Speaking as one of those former Japanophiles, it's a simple case of "the grass is greener on the other side of the bridge." When you're a teen and your more popular peers reject you, you will turn to something else. These guys chose anime and Japan by extension. It's new and different and makes them feel like part of a group. It's the same reason why people may go punk, goth, or emo.

It's weird how people can become obsessed with Japan, While historically, japan is one of the most xenophobic of the first world countries

Apart from the anime, I think Japan is interesting because of some bonds it has with the culture of the country I live in (holland); they haave been trade partners for a very long time. While people here are totally going manga, the japanese have built a village with windmills and wooden shoes.
So I guess the grass is greener on the other side goes both ways.

I do think about learning Japanese some days, but not just for the manga bit. I just love the sound of that language, it's quite expressive. I like Russian and French for the same reason (though I can't understand either of them)

as for the fanboys who say that they love Japan; I have known a couple of them. It just meant they liked the Japanese pop culture. When it comes to things such as everyday culture, history, etc, they knew incredibly...little.

I like anime for the culture and the stories, but generally watch it dubbed if the voice actors are good or subbed if not. But then, I loved Okami for the stories and culture, so it's all about what I can learn, not the entertainment.

Zera:

ayoama:
"It was hard to believe that a repressed society could produce such imaginative work."
But that's exactly the reason why it gets produced.

Wow I never thought about it that way. Great article all the way

People have desires, dreams, fantasies: if they can't have any outlet in real life, the only way to express and realize them is in fictional form, I guess.

Japan rules, and anime is a huge part of the Japanese history, but not thair culture. I'm a fullblown hotukus and I feel no shame or drive in hiding it.

CWheezy:
It's weird how people can become obsessed with Japan, While historically, japan is one of the most xenophobic of the first world countries

That's part of its allure. It makes it look mysterious.

Personally, I can't stand American and European "otaku" for three reasons.

1. They act like retards.

2. A lot of them claim to love anime and Japan, but then ignore most of the other stuff coming out of Japan and aren't even knowledgeable on anything that came out before 1996 (a good way to tell these people apart from the ones who know what they're talking about, if they think Naruto or Bleach are really good then they haven't seen anything older).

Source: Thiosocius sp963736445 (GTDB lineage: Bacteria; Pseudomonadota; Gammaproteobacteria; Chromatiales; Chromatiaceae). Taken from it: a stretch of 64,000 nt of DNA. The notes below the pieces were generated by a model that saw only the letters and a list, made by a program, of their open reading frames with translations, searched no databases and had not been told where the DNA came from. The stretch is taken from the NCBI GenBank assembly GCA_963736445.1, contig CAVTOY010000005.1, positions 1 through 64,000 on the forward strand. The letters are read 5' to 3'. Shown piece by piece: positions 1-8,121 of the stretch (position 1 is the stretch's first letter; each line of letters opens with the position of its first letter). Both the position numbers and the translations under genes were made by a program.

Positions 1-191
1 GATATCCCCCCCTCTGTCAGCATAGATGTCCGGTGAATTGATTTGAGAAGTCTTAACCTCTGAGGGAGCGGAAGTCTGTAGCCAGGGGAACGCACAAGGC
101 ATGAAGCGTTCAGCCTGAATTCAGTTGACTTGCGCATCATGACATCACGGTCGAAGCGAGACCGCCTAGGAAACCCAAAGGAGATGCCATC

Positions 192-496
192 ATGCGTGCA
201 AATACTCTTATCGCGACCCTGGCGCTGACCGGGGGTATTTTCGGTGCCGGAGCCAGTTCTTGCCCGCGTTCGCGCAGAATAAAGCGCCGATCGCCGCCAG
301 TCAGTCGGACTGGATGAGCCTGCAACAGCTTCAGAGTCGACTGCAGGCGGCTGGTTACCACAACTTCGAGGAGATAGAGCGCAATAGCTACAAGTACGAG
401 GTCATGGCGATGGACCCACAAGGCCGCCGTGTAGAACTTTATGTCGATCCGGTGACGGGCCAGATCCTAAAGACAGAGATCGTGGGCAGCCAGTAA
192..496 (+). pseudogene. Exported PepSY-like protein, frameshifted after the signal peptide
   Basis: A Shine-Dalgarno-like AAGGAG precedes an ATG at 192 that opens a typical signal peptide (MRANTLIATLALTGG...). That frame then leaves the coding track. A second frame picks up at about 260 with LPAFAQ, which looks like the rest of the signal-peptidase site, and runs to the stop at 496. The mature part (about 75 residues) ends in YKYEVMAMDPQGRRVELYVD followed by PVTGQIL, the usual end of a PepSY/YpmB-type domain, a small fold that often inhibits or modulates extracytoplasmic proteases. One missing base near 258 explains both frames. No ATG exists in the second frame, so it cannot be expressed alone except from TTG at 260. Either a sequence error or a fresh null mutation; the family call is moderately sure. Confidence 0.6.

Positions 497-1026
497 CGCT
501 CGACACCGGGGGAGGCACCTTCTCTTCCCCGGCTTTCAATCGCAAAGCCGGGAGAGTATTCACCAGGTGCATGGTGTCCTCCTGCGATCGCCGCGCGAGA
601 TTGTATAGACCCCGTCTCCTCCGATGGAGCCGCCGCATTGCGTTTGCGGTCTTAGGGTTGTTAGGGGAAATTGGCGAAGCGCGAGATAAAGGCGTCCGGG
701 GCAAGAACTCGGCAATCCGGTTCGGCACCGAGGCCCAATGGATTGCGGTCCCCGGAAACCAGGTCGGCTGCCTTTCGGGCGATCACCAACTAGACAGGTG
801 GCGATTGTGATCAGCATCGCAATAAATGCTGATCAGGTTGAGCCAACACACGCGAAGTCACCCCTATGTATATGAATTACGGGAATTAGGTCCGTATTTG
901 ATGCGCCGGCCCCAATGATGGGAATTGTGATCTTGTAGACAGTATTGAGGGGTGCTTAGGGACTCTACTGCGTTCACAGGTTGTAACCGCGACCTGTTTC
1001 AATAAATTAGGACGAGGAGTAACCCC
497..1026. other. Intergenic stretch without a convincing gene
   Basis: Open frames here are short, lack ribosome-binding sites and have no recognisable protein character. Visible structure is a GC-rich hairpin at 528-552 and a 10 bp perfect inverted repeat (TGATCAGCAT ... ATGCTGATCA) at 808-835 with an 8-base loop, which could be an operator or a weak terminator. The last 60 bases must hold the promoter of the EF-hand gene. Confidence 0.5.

3. If I see any of that modern generic "moe" look one more time I am going to kill someone (this holds true for anime in general, not just the fans).

Japanese is worth learning for the literature alone. Wicked video games and the occasional decent anime series (let's be honest - most of it is awful) are just nice bonuses.

Anime has little to nothing to do with Japanese culture. That's as silly as saying American culture is summed up in Ducktales.

Umm, I think Ducktales has a lot to do with American culture. As anime relates strongly to Japanese culture. How exactly do you separate art from culture? What do you know about Japanese culture to make such a statement to begin with? Have you ever even watched anime? Or any American cartoons? Maybe they don't seem like it on the surface (um, they kinda do, but I'm giving you the benefit of the doubt here), but how else would art turn out the way it does without any cultural references? What do they eat in American cartoons? How do they act? It's a reflection of American culture. How about what they eat in anime? How they act? It's all extraordinarily Japanese. So, saying cartoons/anime have nothing to do with the cultures that create them is not just silly but flat out wrong.

Akatsuki_slave:

Anime has little to nothing to do with Japanese culture. That's as silly as saying American culture is summed up in Ducktales.

Umm, I think Ducktales has a lot to do with American culture. As anime relates strongly to Japanese culture. How exactly do you separate art from culture? What do you know about Japanese culture to make such a statement to begin with? Have you ever even watched anime? Or any American cartoons? Maybe they don't seem like it on the surface (um, they kinda do, but I'm giving you the benefit of the doubt here), but how else would art turn out the way it does without any cultural references? What do they eat in American cartoons? How do they act? It's a reflection of American culture. How about what they eat in anime? How they act? It's all extraordinarily Japanese. So, saying cartoons/anime have nothing to do with the cultures that create them is not just silly but flat out wrong.

All forms of art and entertainment may give you no more than a brief glance into their culture. Others may try to delve deeper. You have to analyze it all if you want to get a picture of the culture it came from.

General Ma Chao:

That's part of its allure. It makes it look mysterious.